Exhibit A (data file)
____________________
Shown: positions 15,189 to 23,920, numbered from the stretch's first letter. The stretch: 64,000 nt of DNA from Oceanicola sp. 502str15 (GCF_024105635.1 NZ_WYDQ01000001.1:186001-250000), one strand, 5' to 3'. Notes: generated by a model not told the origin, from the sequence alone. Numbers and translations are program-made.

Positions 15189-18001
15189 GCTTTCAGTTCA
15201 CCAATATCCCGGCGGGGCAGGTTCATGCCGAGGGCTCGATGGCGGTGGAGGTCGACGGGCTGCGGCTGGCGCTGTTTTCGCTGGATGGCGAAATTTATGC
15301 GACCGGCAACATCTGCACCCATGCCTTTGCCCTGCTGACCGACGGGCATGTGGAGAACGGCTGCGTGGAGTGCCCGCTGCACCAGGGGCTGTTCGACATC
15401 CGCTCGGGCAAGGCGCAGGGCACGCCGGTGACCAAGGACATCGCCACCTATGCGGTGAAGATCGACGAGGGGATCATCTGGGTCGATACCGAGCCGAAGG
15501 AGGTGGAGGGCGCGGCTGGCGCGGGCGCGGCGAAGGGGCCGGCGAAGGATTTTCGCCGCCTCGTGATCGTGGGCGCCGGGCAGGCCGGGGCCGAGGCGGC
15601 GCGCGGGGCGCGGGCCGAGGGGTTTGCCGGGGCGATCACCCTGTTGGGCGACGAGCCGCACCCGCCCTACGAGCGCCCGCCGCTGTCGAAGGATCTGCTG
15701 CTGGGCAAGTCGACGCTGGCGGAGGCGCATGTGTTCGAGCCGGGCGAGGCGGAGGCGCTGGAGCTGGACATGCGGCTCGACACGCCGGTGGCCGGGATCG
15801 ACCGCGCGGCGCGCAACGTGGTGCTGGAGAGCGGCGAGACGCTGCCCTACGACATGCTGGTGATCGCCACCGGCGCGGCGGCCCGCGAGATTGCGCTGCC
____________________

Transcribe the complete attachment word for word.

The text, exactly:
Shown: positions 15,189 to 23,920, numbered from the stretch's first letter. The stretch: 64,000 nt of DNA from Oceanicola sp. 502str15 (GCF_024105635.1 NZ_WYDQ01000001.1:186001-250000), one strand, 5' to 3'. Notes: generated by a model not told the origin, from the sequence alone. Numbers and translations are program-made.

Positions 15189-18001
15189 GCTTTCAGTTCA
15201 CCAATATCCCGGCGGGGCAGGTTCATGCCGAGGGCTCGATGGCGGTGGAGGTCGACGGGCTGCGGCTGGCGCTGTTTTCGCTGGATGGCGAAATTTATGC
15301 GACCGGCAACATCTGCACCCATGCCTTTGCCCTGCTGACCGACGGGCATGTGGAGAACGGCTGCGTGGAGTGCCCGCTGCACCAGGGGCTGTTCGACATC
15401 CGCTCGGGCAAGGCGCAGGGCACGCCGGTGACCAAGGACATCGCCACCTATGCGGTGAAGATCGACGAGGGGATCATCTGGGTCGATACCGAGCCGAAGG
15501 AGGTGGAGGGCGCGGCTGGCGCGGGCGCGGCGAAGGGGCCGGCGAAGGATTTTCGCCGCCTCGTGATCGTGGGCGCCGGGCAGGCCGGGGCCGAGGCGGC
15601 GCGCGGGGCGCGGGCCGAGGGGTTTGCCGGGGCGATCACCCTGTTGGGCGACGAGCCGCACCCGCCCTACGAGCGCCCGCCGCTGTCGAAGGATCTGCTG
15701 CTGGGCAAGTCGACGCTGGCGGAGGCGCATGTGTTCGAGCCGGGCGAGGCGGAGGCGCTGGAGCTGGACATGCGGCTCGACACGCCGGTGGCCGGGATCG
15801 ACCGCGCGGCGCGCAACGTGGTGCTGGAGAGCGGCGAGACGCTGCCCTACGACATGCTGGTGATCGCCACCGGCGCGGCGGCCCGCGAGATTGCGCTGCC